Beating Writer’s Block: Describe Your Last Meal

Describe Your Last Meal

This one is easy. Everyone has to eat. We might have varying definitions on what consists of a meal, but typically speaking anyone reading this article will have eaten some sort of meal within the last twenty four hours. For this task, we’re going to focus on describing that meal.

Key Point! You can focus on a number of different things when completing this exercise.

  1. The preparation of the meal. This is optional, but if you really want to get the most out of this chapter, follow through on every aspect of it. Describe what you did before eating the food. Did you have to wash the vegetables for the salad? Peel potatoes? Cook a large piece of meat? What sounds, sights and smells did you experience throughout the process of actually preparing the food and dishing it up?
  2. The company you had during the meal. Thanks to a combination of my age and the current economic situation, at the time of writing I’m still living at home with my parents and my brothers. Most of our meals are communal. At the very least, there are two of us eating together. What was talked about? Was the television or radio on in the background? Who sat where at the table, or did you even use a table?
  3. The sensual experiences of eating the food. What flavours could you taste? What smells filled the room? Did you mash your food together, or pour a sauce over the top? What colours were on the plate? What did you drink with your meal? Was there more than one course?

If you wrote something for all three areas – and we’ll ignore the washing up – you should have dealt with the following different areas of writing: describing a setting, through sights, sounds and smells; describing the actions of a person, and; describing an event, such as a conversation or a shared entertainment experience. If you went into further detail, such as explaining why you used or did not use a table, why you used a particular sauce or spice, what your company wore, and the multitude of other variables, you will have, of course, worked on several other areas of the craft of writing.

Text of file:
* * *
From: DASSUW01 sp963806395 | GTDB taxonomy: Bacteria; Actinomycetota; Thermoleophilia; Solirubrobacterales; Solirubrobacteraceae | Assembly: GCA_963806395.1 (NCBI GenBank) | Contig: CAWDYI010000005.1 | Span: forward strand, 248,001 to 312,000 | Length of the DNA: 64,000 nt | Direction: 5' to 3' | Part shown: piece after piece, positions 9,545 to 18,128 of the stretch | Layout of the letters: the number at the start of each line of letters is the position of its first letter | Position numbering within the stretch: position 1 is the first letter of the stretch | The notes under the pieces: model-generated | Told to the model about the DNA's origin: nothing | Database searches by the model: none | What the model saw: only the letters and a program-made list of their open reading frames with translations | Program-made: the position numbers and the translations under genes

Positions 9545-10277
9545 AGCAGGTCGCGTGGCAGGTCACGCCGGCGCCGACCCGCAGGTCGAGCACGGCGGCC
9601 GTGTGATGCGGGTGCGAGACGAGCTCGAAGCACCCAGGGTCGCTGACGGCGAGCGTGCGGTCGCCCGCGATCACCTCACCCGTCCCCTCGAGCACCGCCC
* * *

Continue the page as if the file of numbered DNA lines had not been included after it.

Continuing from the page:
Even just the basics, however, should have helped you loosen up your writing gears by addressing different aspects of writing that can be used across every form of writing.

The general use of adjectives, exposition, and actions are part of the writing process for novelists, poets, script writers, and even those who write articles and books of non-fiction. Ignoring those three areas of writing inhibits your ability to connect with a reader, and so in practising them you should find that continuing to write your work in progress is a much easier and more fulfilling experience.


About Paul Carroll

Paul Carroll is a writer, born, raised and still living in Dublin. By day he's a student and bookseller, by night he writes fiction and uses social media.
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